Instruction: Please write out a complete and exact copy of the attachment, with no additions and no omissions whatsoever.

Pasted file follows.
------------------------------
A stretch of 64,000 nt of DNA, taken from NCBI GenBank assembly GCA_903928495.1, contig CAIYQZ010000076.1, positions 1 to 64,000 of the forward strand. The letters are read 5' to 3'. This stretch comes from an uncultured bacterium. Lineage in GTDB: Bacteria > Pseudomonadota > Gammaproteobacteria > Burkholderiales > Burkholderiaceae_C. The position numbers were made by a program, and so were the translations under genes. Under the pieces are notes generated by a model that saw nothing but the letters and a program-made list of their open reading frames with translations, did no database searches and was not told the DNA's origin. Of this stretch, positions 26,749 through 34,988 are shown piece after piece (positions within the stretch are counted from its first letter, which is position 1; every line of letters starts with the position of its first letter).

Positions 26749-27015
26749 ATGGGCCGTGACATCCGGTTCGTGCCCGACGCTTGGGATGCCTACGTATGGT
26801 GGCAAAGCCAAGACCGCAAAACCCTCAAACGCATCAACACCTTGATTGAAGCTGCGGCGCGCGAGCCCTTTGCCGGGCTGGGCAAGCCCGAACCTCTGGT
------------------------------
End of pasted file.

A stretch of 64,000 nt of DNA, taken from NCBI GenBank assembly GCA_903928495.1, contig CAIYQZ010000076.1, positions 1 to 64,000 of the forward strand. The letters are read 5' to 3'. This stretch comes from an uncultured bacterium. Lineage in GTDB: Bacteria > Pseudomonadota > Gammaproteobacteria > Burkholderiales > Burkholderiaceae_C. The position numbers were made by a program, and so were the translations under genes. Under the pieces are notes generated by a model that saw nothing but the letters and a program-made list of their open reading frames with translations, did no database searches and was not told the DNA's origin. Of this stretch, positions 26,749 through 34,988 are shown piece after piece (positions within the stretch are counted from its first letter, which is position 1; every line of letters starts with the position of its first letter).

Positions 26749-27015
26749 ATGGGCCGTGACATCCGGTTCGTGCCCGACGCTTGGGATGCCTACGTATGGT
26801 GGCAAAGCCAAGACCGCAAAACCCTCAAACGCATCAACACCTTGATTGAAGCTGCGGCGCGCGAGCCCTTTGCCGGGCTGGGCAAGCCCGAACCTCTGGT